typically observed at presently spreading rifts. Furthermore, underplates are thought to form from
residual melt after extraction of low-density lavas and would be expected given the volume of volcanic
material in these rifts. We expect their size to be proportional to the volume (cross-sectional area) of
volcanics, as observed for rifted continental margins (Gallahue et al., 2020). Hence, the similar
underplates beneath the western MCR and RR are surprising, given that the MCR has roughly ten times more
volcanics in cross section. One possible explanation is that in addition to the volcanics in our RR
model, another volcanic unit, a mafic high-density upper crustal layer, also exists. Liu et al. (2017,
p. 4581) suggest this possibility while noting that such a layer is not required by the data and would
be “rare, if not previously unrecognized, for continental rifts.” Another possibility is that during the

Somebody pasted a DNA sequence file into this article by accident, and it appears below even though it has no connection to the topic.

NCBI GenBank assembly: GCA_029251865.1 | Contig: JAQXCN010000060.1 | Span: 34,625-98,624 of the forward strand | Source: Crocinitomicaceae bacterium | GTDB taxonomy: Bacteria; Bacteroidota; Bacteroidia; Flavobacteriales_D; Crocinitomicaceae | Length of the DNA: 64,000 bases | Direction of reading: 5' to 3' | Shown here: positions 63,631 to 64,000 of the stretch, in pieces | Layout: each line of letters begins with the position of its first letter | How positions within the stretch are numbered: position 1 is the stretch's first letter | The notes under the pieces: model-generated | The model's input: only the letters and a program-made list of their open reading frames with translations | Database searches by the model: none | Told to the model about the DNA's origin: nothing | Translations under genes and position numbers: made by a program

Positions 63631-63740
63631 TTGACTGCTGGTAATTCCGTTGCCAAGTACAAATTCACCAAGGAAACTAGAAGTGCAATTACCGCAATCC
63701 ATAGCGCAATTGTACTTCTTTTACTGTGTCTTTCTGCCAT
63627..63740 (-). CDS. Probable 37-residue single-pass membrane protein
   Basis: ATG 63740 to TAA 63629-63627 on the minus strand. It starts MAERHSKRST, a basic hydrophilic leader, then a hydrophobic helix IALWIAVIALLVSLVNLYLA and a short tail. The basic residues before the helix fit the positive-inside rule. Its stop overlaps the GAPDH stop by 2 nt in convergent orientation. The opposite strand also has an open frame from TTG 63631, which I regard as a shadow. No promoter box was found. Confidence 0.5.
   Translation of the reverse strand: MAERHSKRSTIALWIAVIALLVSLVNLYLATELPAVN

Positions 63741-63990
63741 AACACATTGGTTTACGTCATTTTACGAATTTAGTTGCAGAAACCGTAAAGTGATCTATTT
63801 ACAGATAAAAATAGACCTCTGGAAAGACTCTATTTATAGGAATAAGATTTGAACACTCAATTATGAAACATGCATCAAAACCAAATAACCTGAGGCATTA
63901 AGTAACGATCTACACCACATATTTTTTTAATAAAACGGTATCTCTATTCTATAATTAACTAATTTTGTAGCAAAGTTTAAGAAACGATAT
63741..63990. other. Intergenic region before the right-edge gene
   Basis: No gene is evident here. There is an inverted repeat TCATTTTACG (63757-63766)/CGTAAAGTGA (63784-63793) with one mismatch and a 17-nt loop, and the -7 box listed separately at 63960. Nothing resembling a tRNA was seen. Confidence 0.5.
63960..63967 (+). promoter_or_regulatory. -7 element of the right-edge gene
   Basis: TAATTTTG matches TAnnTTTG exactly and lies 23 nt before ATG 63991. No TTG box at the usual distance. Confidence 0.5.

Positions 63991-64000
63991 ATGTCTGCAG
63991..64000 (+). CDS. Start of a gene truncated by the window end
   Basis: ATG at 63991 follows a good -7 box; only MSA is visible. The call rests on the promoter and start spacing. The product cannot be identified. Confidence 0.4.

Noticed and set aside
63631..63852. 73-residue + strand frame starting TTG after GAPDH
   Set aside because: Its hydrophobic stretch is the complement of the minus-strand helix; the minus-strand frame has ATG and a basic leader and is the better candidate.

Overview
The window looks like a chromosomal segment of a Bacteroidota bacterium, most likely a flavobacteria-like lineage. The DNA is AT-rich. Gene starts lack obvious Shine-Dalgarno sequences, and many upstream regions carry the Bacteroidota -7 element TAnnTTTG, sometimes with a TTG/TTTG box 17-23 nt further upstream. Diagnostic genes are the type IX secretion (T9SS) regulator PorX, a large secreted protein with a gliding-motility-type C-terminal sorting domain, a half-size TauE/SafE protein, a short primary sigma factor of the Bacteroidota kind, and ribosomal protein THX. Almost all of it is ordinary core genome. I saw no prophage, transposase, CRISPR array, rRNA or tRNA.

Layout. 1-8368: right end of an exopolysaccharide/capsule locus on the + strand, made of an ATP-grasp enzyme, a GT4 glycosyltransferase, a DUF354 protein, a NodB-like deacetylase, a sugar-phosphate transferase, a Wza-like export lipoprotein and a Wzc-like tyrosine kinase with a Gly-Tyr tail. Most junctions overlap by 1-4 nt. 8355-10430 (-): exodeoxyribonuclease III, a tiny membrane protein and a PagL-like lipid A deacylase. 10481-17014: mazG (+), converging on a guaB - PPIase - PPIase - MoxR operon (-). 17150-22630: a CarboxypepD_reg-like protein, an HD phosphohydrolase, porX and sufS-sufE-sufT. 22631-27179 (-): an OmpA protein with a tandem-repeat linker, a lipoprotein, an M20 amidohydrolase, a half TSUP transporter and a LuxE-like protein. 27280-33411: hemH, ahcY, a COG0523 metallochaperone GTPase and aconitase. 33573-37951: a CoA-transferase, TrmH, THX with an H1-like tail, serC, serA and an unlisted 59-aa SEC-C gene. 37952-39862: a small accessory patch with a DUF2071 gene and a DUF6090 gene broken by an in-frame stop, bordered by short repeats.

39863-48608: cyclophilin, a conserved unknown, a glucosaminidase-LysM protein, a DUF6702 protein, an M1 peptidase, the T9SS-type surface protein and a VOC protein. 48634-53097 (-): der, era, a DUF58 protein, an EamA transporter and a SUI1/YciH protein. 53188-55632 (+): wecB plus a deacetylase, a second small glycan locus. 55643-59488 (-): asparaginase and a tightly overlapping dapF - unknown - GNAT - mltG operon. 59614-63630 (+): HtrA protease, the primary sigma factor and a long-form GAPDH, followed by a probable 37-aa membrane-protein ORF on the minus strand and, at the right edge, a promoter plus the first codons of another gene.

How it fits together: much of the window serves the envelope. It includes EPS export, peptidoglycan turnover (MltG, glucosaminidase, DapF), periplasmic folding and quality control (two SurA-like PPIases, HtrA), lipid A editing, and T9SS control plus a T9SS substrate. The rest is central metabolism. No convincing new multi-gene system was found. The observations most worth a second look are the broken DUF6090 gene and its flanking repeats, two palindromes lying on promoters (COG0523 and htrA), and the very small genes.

mid-Cretaceous, as the area passed over the Bermuda plume (Cox and Van Arsdale, 2002), plume-derived
material may have augmented the underplate. An improved understanding of the relation between the
volcanics and underplate would be helpful in understanding the transition between the final stages of
continental rifting and early stages of seafloor spreading.
Traditionally, studies have considered the major failed rifts in central North America separately.
However, it is useful to consider them as similar although not identical entities and to view them in
the context of both failed and active rifts worldwide. Although they are grossly similar, with similar
tectonic origins and structural features, interesting differences between them reflect the extent to
which extension, magmatism, subsidence, and inversion by later compression occurred. Further study of
these and other failed rifts would provide additional insight into how many rifts transition from the
final stages of continental rifting to the early stages of seafloor spreading.
We thank our many collaborators during a decade of rift studies synthesized here. In particular, Randy
Keller provided his broad knowledge and deep insight about continental rifting both in North America and
elsewhere. We also thank Nick Swanson-Hysell and anonymous reviewers for helpful suggestions, along with
Jim Schmitt for constructive discussions and timely editorial processing of this manuscript.